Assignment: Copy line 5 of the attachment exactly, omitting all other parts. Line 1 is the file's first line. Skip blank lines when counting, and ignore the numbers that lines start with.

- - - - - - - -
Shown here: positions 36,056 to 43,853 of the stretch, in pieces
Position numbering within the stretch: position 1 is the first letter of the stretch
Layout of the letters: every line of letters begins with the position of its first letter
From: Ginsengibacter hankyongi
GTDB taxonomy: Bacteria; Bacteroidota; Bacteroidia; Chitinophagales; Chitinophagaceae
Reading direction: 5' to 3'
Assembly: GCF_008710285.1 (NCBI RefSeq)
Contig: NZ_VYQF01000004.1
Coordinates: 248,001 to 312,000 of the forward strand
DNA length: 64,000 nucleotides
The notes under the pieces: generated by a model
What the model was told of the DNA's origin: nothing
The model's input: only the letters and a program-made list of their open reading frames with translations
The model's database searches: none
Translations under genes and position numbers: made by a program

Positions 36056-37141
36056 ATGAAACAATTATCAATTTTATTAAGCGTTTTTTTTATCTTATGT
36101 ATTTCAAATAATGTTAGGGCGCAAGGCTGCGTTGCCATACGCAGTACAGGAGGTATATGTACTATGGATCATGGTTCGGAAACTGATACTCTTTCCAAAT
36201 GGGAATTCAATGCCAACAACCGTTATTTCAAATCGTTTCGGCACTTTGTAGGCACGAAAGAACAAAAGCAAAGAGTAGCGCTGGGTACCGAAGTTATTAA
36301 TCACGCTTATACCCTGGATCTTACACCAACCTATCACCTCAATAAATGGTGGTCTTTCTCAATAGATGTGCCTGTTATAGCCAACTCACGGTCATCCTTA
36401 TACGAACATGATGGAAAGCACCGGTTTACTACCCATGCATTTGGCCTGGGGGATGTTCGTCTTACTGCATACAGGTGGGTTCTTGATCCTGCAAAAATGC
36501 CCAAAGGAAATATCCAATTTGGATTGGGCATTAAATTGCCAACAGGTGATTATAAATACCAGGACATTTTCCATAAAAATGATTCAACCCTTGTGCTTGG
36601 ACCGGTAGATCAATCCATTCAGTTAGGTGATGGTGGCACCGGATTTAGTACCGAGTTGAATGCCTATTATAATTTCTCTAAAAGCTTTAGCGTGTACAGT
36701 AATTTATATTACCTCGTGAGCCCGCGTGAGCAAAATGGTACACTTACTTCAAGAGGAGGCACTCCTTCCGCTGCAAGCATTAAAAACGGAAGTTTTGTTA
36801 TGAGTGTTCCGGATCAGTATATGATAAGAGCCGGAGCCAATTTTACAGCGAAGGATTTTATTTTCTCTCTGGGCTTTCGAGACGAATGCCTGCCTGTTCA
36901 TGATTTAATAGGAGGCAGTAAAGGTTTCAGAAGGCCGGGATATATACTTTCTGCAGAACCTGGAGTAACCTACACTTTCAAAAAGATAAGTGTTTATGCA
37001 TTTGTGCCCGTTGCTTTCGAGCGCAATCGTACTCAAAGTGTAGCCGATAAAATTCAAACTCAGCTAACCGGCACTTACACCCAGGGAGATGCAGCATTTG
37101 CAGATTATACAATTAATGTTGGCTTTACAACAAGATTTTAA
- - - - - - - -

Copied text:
GTDB taxonomy: Bacteria; Bacteroidota; Bacteroidia; Chitinophagales; Chitinophagaceae